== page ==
Due to Covid-19, many of the free or inexpensive outdoor New Year’s Eve celebrations have been cancelled. A few have come back, though, in 2021. (Updated for New Year’s Eve, December 31, 2021.)
A few years ago, on our first visit to Omaha, we crossed the Bob Kerrey Pedestrian Bridge. The impressive 3,000-foot s-curved bridge, one of the longest pedestrian bridges in the nation, spans the Missouri River and connects Council Bluffs, Iowa, with Omaha, Nebraska. So I wasn’t surprised when the bridge was on the itinerary on my recent press trip to Council Bluffs. Even through it’s the same bridge, and I again took the obligatory photo of one foot in each state, seeing the bridge from the perspective of Council Bluffs rather than Omaha somehow seemed a little different.
If you love history and enjoy traveling the Midwest, be sure to read Detour Nebraska (The History Press, 2017). Part history lesson and part historic attraction guide, author Gretchen M. Garrison guides you through Nebraska region by region. She explains the history of a city or attraction and shares details of what the attraction offers today.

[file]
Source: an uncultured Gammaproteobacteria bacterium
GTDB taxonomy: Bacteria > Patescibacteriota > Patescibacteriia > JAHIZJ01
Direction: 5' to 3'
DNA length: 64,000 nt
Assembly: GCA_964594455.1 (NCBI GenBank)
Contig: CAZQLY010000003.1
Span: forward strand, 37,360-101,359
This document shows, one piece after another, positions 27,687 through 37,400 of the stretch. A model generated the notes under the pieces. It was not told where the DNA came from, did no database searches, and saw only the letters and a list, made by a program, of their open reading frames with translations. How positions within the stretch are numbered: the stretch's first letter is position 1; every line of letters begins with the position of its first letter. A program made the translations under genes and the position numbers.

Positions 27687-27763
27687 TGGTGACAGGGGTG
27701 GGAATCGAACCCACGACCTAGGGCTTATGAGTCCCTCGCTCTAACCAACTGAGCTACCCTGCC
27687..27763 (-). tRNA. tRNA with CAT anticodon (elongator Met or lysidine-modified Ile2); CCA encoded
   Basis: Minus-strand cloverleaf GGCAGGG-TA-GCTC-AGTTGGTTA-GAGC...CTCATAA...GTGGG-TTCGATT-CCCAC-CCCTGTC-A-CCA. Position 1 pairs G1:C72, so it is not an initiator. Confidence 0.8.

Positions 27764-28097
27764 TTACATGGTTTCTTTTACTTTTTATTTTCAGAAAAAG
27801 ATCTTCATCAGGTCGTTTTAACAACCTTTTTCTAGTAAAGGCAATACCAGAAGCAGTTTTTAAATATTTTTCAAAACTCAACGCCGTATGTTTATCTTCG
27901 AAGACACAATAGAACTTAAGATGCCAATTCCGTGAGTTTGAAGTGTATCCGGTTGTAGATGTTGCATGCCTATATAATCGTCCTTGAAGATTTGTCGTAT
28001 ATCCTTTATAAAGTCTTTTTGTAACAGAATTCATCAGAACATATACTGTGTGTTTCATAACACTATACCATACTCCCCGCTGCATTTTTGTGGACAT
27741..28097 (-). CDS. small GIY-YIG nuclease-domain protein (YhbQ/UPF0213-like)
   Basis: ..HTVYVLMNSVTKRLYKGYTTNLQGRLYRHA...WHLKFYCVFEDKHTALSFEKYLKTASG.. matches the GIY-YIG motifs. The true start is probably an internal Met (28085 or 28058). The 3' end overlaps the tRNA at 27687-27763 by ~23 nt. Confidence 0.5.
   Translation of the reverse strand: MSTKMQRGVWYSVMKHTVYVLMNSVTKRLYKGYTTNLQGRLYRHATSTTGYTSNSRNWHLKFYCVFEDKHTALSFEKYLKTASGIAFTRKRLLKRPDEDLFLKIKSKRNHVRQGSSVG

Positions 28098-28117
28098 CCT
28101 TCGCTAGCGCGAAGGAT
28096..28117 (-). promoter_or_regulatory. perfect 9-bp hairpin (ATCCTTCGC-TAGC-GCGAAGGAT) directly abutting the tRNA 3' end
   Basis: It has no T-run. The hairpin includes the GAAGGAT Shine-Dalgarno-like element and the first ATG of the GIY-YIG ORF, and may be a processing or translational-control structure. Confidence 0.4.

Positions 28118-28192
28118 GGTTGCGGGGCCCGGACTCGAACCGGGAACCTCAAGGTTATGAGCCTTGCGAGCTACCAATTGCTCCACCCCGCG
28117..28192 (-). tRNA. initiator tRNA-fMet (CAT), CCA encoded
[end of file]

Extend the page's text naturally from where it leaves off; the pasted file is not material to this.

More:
When you walk across a state line with camera in hand, and the line is clearly marked in paint, aren’t you required to stop and take a photo with a foot in each state? Okay, maybe not required, but certainly hard to resist. Thus, the photo below, in which we are half in Iowa and half in Nebraska on the Bob Kerrey Pedestrian Bridge, referred to more commonly as the Footbridge.
One fun part of travel is learning interesting facts about the places you visit. Following are bits of trivia I’ve picked up about each of the Midwest states:
From the eight-story Golden Spike Tower in North Platte, Nebraska, visitors to Union Pacific’s Bailey Yard, the world’s largest rail yard, watch all the action. Rail buffs can spend hours watching the trains from the seventh-floor open-air observation deck, a perfect place to take photos, or from the enclosed eighth-floor observation deck, where someone is always on hand to answer questions. Trains come into the yard where the cars are reclassified, hooked to a train and sent on their way. To give you an idea of how large the Bailey Yard operation is, here is a breakdown of the numbers: